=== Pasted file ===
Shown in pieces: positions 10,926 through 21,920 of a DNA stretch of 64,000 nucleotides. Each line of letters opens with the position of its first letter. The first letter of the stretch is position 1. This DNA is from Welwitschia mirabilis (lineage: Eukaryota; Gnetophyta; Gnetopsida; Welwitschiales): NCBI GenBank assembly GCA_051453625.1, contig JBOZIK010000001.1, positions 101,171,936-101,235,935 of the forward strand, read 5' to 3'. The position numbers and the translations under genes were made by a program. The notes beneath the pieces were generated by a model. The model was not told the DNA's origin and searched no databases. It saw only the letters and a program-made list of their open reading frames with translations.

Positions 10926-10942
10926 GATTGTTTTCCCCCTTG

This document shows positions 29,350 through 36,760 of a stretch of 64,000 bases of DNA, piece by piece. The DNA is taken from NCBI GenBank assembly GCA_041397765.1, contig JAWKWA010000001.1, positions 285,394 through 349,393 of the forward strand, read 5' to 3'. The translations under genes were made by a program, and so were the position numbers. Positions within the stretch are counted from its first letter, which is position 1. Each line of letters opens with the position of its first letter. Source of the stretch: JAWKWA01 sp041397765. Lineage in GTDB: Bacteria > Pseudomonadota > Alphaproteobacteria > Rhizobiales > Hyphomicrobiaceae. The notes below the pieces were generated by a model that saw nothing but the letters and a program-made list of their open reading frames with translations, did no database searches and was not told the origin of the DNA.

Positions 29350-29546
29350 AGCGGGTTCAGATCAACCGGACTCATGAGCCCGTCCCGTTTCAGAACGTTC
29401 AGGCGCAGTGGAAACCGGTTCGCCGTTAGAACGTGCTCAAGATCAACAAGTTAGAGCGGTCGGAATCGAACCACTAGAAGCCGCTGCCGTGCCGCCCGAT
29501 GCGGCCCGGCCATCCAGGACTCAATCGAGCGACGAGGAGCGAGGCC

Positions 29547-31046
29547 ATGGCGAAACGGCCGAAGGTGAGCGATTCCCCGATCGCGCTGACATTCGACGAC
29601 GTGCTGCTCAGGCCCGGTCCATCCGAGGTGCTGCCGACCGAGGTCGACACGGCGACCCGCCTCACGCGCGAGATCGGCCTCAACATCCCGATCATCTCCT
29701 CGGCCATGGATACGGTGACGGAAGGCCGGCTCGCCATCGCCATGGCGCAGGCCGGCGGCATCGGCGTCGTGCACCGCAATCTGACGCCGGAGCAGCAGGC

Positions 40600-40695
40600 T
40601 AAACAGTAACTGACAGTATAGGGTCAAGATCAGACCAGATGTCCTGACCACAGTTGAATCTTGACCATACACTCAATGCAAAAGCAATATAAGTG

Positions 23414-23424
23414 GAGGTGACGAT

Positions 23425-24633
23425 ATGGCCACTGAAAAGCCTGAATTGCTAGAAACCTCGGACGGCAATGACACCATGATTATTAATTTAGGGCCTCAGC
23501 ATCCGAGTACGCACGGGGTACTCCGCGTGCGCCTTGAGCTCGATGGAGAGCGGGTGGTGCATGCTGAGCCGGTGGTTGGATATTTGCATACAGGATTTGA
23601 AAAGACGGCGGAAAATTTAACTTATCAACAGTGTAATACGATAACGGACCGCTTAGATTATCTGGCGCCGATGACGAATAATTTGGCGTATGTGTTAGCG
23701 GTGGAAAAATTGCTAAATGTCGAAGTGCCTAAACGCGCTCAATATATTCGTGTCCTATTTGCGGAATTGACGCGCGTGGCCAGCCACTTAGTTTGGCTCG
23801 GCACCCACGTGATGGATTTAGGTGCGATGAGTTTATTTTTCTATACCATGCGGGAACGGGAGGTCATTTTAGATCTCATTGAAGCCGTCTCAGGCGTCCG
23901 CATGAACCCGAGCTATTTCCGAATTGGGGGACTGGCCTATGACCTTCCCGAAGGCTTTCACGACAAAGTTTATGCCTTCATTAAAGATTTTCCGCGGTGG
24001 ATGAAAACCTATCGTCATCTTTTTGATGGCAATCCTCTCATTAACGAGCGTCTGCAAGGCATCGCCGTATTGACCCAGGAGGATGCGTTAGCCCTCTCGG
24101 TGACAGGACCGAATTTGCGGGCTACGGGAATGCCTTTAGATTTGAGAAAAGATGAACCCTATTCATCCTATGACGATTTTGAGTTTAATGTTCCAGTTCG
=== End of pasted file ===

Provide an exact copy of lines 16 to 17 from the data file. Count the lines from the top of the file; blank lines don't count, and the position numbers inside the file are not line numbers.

Positions 23414-23424
23414 GAGGTGACGAT